Saylor Steps Down as MicroStrategy CEO to Double Down on Bitcoin

Updated by Geraint Price
In Brief
  • Michael Saylor becomes executive chairman, after MicroStrategy’s $1 billion loss from its Bitcoin holdings.
  • Company President Phong Le will be the new CEO.
  • The decline in the price of the 129,699 Bitcoin held by the company led to a $917.8 million impairment charge.
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MicroStrategy co-founder Michael Saylor has relinquished his position as chief executive after reporting a $1 billion loss on the company’s Bitcoin holdings.

Saylor will assume the newly created position of executive chairman and will continue to serve as chairman of the board. Focusing primarily on innovation and long-term corporate strategy, Saylor will continue to conduct the Company’s Bitcoin acquisition strategy as head of the Board’s Investments Committee. 

“MicroStrategy’s original strategy and consulting business needs full-time attention,” said Henry Elder, head of decentralized finance at Wave Financial. “Now Michael can focus on what he does best, promoting Bitcoin, and the company can focus on making more money to buy more Bitcoin. They are basically doubling down.” 

The chief executive role will be filled by MicroStrategy President Phong Le, who joined the firm in 2015 and has previously served as chief financial officer and chief operating officer.

The Virginia-based business intelligence firm, co-founded by Saylor in 1989, also registered 450,000 shares with the Securities and Exchange Commission.

“I believe that splitting the roles of Chairman and CEO will enable us to better pursue our two corporate strategies of acquiring and holding bitcoin and growing our enterprise analytics software business,” Saylor said in a press release.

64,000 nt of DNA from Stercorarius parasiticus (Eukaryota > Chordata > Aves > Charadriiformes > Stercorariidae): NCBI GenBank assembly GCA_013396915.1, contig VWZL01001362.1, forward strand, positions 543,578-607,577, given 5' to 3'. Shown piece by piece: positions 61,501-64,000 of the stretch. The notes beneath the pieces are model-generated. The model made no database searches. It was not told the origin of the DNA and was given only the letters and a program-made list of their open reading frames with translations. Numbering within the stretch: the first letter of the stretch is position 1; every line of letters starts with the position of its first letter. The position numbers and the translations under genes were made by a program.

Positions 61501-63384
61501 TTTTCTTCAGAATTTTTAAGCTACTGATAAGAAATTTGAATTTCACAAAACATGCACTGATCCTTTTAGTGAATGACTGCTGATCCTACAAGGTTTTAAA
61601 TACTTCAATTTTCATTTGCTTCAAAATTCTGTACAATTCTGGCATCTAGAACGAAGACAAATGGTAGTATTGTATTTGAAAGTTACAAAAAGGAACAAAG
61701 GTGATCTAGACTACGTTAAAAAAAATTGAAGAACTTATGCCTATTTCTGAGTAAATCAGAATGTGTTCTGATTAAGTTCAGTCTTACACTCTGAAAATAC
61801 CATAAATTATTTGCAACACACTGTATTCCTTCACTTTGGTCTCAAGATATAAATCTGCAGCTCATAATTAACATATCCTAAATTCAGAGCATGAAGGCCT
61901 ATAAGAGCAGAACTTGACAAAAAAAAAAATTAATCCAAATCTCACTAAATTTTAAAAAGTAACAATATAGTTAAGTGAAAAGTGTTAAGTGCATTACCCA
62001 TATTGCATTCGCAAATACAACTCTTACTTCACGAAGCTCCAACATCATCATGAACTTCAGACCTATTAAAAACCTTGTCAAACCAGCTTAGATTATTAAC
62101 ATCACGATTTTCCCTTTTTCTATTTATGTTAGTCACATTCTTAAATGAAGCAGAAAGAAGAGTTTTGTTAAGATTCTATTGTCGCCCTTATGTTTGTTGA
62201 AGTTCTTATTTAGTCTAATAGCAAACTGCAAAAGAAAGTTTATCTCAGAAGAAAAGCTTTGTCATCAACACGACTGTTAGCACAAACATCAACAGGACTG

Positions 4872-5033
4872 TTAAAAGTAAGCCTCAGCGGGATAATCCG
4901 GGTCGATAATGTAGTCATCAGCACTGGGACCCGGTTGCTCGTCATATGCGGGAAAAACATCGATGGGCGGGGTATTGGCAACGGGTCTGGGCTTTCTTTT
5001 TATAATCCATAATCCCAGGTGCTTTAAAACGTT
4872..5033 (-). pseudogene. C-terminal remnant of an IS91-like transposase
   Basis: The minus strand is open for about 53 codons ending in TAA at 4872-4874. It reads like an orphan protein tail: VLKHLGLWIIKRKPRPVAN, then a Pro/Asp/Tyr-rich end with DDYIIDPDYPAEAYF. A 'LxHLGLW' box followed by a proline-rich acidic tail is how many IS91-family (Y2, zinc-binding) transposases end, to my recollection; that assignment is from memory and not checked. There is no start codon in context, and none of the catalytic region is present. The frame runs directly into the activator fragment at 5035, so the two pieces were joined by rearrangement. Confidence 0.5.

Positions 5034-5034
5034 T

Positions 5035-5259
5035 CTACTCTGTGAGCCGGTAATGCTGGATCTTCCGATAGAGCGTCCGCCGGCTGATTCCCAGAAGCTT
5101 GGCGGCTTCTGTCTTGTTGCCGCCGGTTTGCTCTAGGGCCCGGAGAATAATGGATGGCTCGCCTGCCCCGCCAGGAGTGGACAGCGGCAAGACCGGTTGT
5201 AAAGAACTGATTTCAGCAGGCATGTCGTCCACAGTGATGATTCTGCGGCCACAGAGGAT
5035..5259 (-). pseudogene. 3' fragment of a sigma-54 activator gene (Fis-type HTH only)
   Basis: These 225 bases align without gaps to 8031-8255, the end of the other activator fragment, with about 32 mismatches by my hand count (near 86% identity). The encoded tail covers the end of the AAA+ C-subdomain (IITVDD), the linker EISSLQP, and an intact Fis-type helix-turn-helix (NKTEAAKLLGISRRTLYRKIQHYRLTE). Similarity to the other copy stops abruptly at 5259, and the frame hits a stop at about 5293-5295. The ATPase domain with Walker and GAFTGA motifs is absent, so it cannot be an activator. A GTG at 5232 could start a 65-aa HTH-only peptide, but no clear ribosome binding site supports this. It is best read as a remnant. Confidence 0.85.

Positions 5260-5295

“As Executive Chairman, I will be able to focus more on our bitcoin acquisition strategy and related bitcoin advocacy initiatives, while Phong will be empowered as CEO to manage overall corporate operations.”

MicroStrategy loses $1B on Bitcoin holding

The transition comes as MicroStrategy announced its financial results for the second quarter of this fiscal year, or the three-month period ended June 30. The decline in the value of the Bitcoin it holds led to a $917.8 million impairment charge.

By the end of the quarter, the carrying value of the company’s 129,699 Bitcoin had shrunk to $1.988 billion, the company said, reflecting the cumulative impairment loss of $1.989 billion. 

Meanwhile, revenue came in just shy analysts’ expectations of $123.25 million to just $122.1 million. The $299.3 million loss booked in the same quarter of last year is a mere fraction of the net quarterly loss of $1.062 billion, almost exactly twice the company’s revenue over the last 12 months.

Earlier, Saylor had made remarks clarifying the company’s Bitcoin strategy over fears of a margin call.

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